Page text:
A quick note. This technique is pretty standard for behavioral economists. What we call the “willingness to pay” is a great way to measure how attractive an option is. If the willingness to pay goes up, then the offer must have become more attractive.

There were four Conditions in Study 2.

Two gave the number of new movies per week (per my example in Condition 1). One had a target plan with fewer new movies per week than the average plan, and one had a target plan with more new movies per week than the average plan.

Condition 3 and 4 were identical to Conditions 1 and 2, except the numbers of new movies were given in years not weeks.

Again. The plans and their costs are identical. The ONLY thing that has changed in Condition 3 and 4 is that the number of new movies is now being expressed on a yearly basis.

The goal was to see if there is a difference in what people are willing to pay. The plans are the same. People should pay the same for the same number of movies, whether they’re given per week or per year. It’s the same number of movies! The price is even the same for goodness sake.

Results?

This graph is a little hard to read. The first two dots on the left are the plans given with movies per week (Conditions 1 and 2). The dot at the bottom left of \$9.20 is the plan we alluded to before with fewer movies than the average plan in Condition 1. The dot on the top left of \$11.55 is the plan with more movies than the average plan.  Obviously people should pay more for the plan with more movies compared to the average and that’s what they do.

What gets very interesting is when you take the EXACT same plans, and just expand them to the number of movies per year, which is what the dots on the right are. They should be the same price! It’s silly to expect people to pay less, or more, for the same number of movies but that’s exactly what happens.

The average willingness to pay for the lower movie plan drops to \$8.83 when expressed in movies per year, and the willingness to pay for the higher movie plan bumps up to \$13.82.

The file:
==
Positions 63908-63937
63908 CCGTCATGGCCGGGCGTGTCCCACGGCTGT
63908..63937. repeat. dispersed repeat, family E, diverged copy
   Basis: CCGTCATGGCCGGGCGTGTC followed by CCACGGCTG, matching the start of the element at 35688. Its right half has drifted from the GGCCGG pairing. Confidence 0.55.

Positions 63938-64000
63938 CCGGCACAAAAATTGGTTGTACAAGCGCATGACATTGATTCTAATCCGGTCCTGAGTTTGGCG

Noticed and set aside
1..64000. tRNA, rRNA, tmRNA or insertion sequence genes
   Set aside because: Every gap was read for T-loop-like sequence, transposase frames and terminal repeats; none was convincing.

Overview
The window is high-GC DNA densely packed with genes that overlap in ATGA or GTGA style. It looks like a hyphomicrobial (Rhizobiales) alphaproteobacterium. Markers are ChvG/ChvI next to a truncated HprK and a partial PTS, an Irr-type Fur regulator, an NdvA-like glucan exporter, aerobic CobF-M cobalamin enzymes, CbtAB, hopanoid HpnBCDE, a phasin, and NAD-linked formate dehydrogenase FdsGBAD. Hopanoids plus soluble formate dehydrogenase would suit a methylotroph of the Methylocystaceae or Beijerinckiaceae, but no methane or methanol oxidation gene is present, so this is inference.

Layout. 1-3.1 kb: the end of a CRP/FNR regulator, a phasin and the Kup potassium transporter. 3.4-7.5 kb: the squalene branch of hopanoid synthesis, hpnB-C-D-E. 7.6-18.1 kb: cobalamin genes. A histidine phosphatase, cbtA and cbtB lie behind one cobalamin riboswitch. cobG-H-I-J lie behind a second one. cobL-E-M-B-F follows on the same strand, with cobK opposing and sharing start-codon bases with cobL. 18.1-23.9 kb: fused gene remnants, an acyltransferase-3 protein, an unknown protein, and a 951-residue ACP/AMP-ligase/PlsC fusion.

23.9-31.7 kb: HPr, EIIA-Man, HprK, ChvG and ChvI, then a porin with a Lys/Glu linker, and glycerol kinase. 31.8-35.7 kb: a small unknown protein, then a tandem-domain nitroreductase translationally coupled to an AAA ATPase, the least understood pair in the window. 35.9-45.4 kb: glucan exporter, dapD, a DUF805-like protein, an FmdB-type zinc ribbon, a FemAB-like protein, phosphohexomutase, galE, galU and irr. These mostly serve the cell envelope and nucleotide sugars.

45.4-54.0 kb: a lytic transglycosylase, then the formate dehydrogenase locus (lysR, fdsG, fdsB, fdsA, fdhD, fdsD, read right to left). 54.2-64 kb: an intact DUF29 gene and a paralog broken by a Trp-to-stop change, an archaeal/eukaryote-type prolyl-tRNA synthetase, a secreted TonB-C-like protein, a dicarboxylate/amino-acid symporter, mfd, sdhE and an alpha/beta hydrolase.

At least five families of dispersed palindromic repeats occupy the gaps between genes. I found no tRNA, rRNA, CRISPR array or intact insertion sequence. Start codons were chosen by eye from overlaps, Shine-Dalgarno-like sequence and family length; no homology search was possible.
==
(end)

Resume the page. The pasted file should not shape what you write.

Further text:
These are considerable movements. While I would not assume you can achieve this level of change in your application or organization, the researchers here were able to get about a 5% drop in relative value for cheap plans if expressed annually, or about a 20% increase in value when expressed annually.

I will quote the paper’s final conclusions:

“Attribute expansion inflated the perceived difference between two alternatives on that attribute, and thereby increased its weight relative to the other attributes.”

So big takeaways:

When you’re comparing your product to the “average” competitor and your product is better than average in a category, make that interval of time as big as possible to maximize the number, and therefore the benefit.

A great example is what student loan companies do. I get letters in the mail from the SoFi’s in the world that say you could save \$40,000 today! That number is huge! Of course they get that by comparing your early payoff in 10 years with minimum average payments you’d make for federal student loans over 30. They’ve stretched the window for savings as far as possible to maximize the benefit, and it certainly makes a huge impression.

If you or your customer is comparing your product to the average and your product is worse than average in a category, make that interval of time as small as possible to minimize the number, and therefore the difference of the negative attribute.

If your product is \$2880 per year, and your competitor’s product is \$2520, don’t use annual prices. Instead say “they” are \$7 per day but have no features. Your product is only \$8 per day, only one extra dollar, but has this whole list of expanded features!

We’ll talk a lot more about segmentation later. But this is another great example of how framing and segmenting work. Give it a try. It’s all about the numbers.

Burson, K. A., Larrick, R. P., & Lynch, J. G. (2009). Six of One, Half Dozen of the Other. Psychological Science20(9), 1074-1078. doi:10.1111/j.1467-9280.2009.02394.x